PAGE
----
Home > Theology Proper > Has the Potter No Right Over the Clay?

Has the Potter No Right Over the Clay?

jameswhite-02By James White

Numerous biblical passages can be cited that plainly teach the divine truth that God predestines men unto salvation. John 6:35-45, Romans 9:10-24, and 2 Timothy 1:8-10 all teach this truth. But I shall focus first upon the classicus locus, Ephesians 1:3-11, for my initial exegetical defense of this divine truth. As space permits, I will then briefly address Romans 9 and John 6. I invite the interested reader to follow along. I shall use as my base text the Nestle-Aland 27th edition of the Greek New Testament. English translations are my own.

Ephesians 1

Paul begins this tremendous introduction to his letter1 with a word of blessing addressed to God the Father of our Lord Jesus Christ (1:3). All of salvation comes from the Father, its source, and its end. It is the Father who has blessed us with every spiritual blessing in the heavenly places in Christ. Immediately we encounter three vital truths: 1) God is the one who has blessed us (we did not bless ourselves); this is seen in recognizing that ho eulogasa refers to the Father specifically; 2) that Paul is not speaking of all mankind here, but specifically of the redeemed, for he uses the personal pronoun hama (us) when speaking of the scope of the blessing of the Father; we will see this is continued throughout the text; and 3) the phrase en Christo (in Christ) or its equivalent in Him, is central to Paul’s thought. All of salvation takes place only “in Christ.”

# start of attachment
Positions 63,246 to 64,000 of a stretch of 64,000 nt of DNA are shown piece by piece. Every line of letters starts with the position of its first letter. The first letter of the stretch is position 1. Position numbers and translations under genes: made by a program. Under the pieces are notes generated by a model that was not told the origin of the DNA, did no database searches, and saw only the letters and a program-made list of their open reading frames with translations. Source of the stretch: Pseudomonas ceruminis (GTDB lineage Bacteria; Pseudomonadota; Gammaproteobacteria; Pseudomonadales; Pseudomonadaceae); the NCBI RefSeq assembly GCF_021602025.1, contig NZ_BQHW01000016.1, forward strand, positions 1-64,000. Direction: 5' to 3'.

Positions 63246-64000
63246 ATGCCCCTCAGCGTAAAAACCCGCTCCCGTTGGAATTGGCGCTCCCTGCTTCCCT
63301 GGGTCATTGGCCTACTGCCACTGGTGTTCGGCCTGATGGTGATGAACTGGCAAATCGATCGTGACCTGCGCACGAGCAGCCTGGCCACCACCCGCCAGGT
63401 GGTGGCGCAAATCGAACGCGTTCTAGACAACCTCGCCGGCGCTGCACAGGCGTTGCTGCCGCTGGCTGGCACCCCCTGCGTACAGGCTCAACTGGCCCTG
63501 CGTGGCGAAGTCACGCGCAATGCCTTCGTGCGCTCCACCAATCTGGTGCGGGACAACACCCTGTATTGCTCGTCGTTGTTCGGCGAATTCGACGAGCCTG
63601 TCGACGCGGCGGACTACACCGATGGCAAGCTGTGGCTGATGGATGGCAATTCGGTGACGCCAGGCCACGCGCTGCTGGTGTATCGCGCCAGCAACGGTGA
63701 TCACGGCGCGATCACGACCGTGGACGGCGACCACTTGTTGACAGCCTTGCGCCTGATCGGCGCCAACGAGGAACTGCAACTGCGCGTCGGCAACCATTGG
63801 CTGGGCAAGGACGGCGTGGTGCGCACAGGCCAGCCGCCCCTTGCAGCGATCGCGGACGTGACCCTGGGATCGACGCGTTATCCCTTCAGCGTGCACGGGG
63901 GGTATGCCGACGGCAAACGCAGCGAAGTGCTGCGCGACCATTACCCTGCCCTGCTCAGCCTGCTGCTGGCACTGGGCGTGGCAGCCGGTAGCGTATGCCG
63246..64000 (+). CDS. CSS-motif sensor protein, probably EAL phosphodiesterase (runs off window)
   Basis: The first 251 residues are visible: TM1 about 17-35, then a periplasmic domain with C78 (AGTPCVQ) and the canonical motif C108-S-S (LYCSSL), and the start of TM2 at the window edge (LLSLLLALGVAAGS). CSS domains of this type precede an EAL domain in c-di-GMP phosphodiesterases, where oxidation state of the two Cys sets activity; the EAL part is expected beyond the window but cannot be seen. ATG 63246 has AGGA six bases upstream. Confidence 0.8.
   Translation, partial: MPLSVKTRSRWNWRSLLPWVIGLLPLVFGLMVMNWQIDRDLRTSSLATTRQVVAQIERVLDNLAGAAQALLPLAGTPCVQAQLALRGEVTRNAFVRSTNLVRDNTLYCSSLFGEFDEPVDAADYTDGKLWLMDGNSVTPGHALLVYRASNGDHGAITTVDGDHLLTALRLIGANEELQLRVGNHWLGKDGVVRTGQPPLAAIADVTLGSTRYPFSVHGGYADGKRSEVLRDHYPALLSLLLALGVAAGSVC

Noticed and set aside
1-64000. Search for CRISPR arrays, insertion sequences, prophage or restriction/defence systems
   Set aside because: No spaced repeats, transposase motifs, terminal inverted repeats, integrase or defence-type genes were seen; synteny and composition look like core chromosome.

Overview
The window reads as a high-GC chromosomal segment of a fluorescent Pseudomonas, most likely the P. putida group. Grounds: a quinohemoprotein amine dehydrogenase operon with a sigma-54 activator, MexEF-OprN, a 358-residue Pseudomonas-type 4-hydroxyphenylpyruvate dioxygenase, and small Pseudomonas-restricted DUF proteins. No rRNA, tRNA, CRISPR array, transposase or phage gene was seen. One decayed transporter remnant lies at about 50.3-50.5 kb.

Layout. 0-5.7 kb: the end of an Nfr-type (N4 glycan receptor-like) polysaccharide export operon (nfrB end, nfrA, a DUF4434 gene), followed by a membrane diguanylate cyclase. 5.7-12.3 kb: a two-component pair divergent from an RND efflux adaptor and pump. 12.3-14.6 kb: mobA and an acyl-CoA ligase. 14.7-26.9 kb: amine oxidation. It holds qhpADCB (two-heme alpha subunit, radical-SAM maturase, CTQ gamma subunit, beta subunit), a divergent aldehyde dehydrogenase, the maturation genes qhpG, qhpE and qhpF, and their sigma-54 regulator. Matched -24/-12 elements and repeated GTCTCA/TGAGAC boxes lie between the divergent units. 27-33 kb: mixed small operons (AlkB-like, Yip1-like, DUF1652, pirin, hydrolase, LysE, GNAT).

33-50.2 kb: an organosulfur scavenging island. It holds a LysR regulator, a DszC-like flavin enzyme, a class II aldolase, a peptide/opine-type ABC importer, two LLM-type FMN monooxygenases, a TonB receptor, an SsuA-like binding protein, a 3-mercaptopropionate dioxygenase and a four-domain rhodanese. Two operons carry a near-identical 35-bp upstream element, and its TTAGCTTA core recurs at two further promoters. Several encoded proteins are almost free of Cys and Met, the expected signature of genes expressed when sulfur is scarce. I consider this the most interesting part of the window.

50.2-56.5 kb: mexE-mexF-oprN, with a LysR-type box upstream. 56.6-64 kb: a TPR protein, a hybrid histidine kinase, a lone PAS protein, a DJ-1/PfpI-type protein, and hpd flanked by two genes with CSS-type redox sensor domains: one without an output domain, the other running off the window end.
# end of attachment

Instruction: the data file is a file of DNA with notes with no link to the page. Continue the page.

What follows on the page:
Verse 4 is central to our subject: “just as He chose us in Him before the creation of the world so that we should be holy and blameless before Him.”2 Again the Father is in view, for He is the one who chose us (hama, accusative, indicating direct object of “to choose”). This choice is exercised only in Christ (there is no salvation outside of the Son). It is vital to recognize the personal aspect of this choice on the part of God the Father. The passage says that we were chosen by God the Father, not that a mere “plan” was chosen, or a “process” put in place. The choice is personal both in its context (in the Son) and in its object (the elect). Next, the time of this choice by the Father is likewise important: before the creation of the world. This is a choice that is timeless. It was made before we were created, and therefore cannot possibly be based upon anything that we ourselves do or “choose.”3 This is sovereignty-free and unlimited.

 

 

 

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